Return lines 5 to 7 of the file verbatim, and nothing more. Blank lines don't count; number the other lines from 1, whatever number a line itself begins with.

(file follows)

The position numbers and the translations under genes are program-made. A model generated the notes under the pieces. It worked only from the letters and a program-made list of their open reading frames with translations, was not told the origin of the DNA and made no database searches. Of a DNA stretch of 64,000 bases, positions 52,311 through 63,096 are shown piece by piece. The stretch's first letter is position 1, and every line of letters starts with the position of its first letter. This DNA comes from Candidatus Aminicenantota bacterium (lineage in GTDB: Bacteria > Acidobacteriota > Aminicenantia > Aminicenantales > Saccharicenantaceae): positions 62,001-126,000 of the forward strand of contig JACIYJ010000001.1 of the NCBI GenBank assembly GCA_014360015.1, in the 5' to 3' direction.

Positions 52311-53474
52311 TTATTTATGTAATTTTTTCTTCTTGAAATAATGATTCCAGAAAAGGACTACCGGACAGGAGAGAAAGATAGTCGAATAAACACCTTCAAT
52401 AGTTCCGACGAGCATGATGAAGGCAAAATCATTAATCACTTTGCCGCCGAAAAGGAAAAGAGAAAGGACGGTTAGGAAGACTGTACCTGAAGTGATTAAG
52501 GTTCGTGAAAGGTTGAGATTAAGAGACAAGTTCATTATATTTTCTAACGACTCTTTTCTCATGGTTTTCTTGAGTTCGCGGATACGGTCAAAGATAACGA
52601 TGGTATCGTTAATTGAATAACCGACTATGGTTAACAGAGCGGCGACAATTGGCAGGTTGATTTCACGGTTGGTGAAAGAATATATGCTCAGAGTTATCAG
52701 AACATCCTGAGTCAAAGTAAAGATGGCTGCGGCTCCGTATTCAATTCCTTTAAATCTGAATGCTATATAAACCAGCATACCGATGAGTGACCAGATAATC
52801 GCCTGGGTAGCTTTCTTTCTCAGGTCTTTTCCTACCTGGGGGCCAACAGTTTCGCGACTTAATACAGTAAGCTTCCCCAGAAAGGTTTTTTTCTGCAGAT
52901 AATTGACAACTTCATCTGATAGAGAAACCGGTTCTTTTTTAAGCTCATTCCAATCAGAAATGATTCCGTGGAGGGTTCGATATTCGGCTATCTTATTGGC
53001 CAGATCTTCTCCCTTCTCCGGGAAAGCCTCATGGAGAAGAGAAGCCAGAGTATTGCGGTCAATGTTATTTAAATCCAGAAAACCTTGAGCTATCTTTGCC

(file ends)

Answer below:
52501 GTTCGTGAAAGGTTGAGATTAAGAGACAAGTTCATTATATTTTCTAACGACTCTTTTCTCATGGTTTTCTTGAGTTCGCGGATACGGTCAAAGATAACGA
52601 TGGTATCGTTAATTGAATAACCGACTATGGTTAACAGAGCGGCGACAATTGGCAGGTTGATTTCACGGTTGGTGAAAGAATATATGCTCAGAGTTATCAG
52701 AACATCCTGAGTCAAAGTAAAGATGGCTGCGGCTCCGTATTCAATTCCTTTAAATCTGAATGCTATATAAACCAGCATACCGATGAGTGACCAGATAATC